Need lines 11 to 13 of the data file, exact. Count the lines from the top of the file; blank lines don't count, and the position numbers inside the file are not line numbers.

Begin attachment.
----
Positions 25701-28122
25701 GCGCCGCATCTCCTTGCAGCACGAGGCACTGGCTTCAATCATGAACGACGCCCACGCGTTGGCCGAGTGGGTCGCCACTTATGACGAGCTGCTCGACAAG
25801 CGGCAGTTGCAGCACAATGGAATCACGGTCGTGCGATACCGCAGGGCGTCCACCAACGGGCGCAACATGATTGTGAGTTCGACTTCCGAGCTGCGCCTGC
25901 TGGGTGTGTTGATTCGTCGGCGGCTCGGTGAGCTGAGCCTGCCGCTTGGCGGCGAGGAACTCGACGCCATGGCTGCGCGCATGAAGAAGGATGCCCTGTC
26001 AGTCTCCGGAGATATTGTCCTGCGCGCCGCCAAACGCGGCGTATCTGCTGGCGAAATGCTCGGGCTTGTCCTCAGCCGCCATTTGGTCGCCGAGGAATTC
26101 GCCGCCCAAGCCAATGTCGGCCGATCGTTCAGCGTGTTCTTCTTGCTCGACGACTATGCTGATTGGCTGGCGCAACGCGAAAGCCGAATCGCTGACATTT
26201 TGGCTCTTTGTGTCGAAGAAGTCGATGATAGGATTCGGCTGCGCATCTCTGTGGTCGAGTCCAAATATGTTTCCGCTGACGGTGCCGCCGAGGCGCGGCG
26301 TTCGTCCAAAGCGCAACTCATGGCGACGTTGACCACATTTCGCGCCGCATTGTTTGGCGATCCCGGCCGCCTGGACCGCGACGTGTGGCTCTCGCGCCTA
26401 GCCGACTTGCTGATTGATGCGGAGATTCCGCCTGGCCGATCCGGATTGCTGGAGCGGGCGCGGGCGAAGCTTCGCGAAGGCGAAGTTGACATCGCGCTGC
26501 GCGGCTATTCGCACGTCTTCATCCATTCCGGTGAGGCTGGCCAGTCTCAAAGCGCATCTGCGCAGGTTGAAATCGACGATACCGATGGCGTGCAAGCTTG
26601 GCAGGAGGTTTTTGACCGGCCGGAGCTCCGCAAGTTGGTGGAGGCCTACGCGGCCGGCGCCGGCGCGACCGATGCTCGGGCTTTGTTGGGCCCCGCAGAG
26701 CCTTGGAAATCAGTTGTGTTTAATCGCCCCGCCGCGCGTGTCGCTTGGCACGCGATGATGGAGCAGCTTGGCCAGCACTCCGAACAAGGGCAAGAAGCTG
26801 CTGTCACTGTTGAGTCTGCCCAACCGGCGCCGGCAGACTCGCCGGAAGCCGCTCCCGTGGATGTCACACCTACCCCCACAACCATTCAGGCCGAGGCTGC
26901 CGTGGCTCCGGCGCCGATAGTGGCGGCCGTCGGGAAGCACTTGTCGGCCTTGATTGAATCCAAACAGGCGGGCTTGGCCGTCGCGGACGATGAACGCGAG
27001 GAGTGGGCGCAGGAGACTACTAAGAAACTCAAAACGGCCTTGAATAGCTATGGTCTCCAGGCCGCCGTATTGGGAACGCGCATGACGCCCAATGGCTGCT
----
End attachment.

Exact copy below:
26601 GCAGGAGGTTTTTGACCGGCCGGAGCTCCGCAAGTTGGTGGAGGCCTACGCGGCCGGCGCCGGCGCGACCGATGCTCGGGCTTTGTTGGGCCCCGCAGAG
26701 CCTTGGAAATCAGTTGTGTTTAATCGCCCCGCCGCGCGTGTCGCTTGGCACGCGATGATGGAGCAGCTTGGCCAGCACTCCGAACAAGGGCAAGAAGCTG
26801 CTGTCACTGTTGAGTCTGCCCAACCGGCGCCGGCAGACTCGCCGGAAGCCGCTCCCGTGGATGTCACACCTACCCCCACAACCATTCAGGCCGAGGCTGC